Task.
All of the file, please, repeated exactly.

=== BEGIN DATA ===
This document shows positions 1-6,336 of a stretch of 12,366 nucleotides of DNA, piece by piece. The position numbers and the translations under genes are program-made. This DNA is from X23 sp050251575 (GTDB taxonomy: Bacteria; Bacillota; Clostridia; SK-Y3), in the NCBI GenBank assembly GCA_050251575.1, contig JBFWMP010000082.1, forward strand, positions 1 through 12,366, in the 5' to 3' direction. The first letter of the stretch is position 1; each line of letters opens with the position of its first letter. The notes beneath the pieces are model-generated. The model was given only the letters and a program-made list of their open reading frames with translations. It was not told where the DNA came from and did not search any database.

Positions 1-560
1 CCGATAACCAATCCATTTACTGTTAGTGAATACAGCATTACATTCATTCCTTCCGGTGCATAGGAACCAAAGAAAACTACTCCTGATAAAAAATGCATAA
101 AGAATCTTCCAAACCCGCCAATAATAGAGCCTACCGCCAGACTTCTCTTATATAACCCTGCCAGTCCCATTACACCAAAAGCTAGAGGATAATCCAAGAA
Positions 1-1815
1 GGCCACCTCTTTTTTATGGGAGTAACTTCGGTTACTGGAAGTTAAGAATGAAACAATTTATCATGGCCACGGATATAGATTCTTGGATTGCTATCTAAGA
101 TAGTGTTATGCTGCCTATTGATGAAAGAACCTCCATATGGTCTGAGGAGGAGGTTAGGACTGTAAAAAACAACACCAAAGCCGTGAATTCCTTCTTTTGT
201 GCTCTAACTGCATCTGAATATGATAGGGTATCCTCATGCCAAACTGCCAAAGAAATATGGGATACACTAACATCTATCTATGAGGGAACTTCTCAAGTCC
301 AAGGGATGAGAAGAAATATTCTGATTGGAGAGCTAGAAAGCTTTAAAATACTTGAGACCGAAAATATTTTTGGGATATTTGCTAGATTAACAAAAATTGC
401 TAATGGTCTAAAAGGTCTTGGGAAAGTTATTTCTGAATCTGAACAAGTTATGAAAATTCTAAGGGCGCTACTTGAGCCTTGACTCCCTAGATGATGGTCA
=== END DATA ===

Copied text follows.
This document shows positions 1-6,336 of a stretch of 12,366 nucleotides of DNA, piece by piece. The position numbers and the translations under genes are program-made. This DNA is from X23 sp050251575 (GTDB taxonomy: Bacteria; Bacillota; Clostridia; SK-Y3), in the NCBI GenBank assembly GCA_050251575.1, contig JBFWMP010000082.1, forward strand, positions 1 through 12,366, in the 5' to 3' direction. The first letter of the stretch is position 1; each line of letters opens with the position of its first letter. The notes beneath the pieces are model-generated. The model was given only the letters and a program-made list of their open reading frames with translations. It was not told where the DNA came from and did not search any database.

Positions 1-560
1 CCGATAACCAATCCATTTACTGTTAGTGAATACAGCATTACATTCATTCCTTCCGGTGCATAGGAACCAAAGAAAACTACTCCTGATAAAAAATGCATAA
101 AGAATCTTCCAAACCCGCCAATAATAGAGCCTACCGCCAGACTTCTCTTATATAACCCTGCCAGTCCCATTACACCAAAAGCTAGAGGATAATCCAAGAA
Positions 1-1815
1 GGCCACCTCTTTTTTATGGGAGTAACTTCGGTTACTGGAAGTTAAGAATGAAACAATTTATCATGGCCACGGATATAGATTCTTGGATTGCTATCTAAGA
101 TAGTGTTATGCTGCCTATTGATGAAAGAACCTCCATATGGTCTGAGGAGGAGGTTAGGACTGTAAAAAACAACACCAAAGCCGTGAATTCCTTCTTTTGT
201 GCTCTAACTGCATCTGAATATGATAGGGTATCCTCATGCCAAACTGCCAAAGAAATATGGGATACACTAACATCTATCTATGAGGGAACTTCTCAAGTCC
301 AAGGGATGAGAAGAAATATTCTGATTGGAGAGCTAGAAAGCTTTAAAATACTTGAGACCGAAAATATTTTTGGGATATTTGCTAGATTAACAAAAATTGC
401 TAATGGTCTAAAAGGTCTTGGGAAAGTTATTTCTGAATCTGAACAAGTTATGAAAATTCTAAGGGCGCTACTTGAGCCTTGACTCCCTAGATGATGGTCA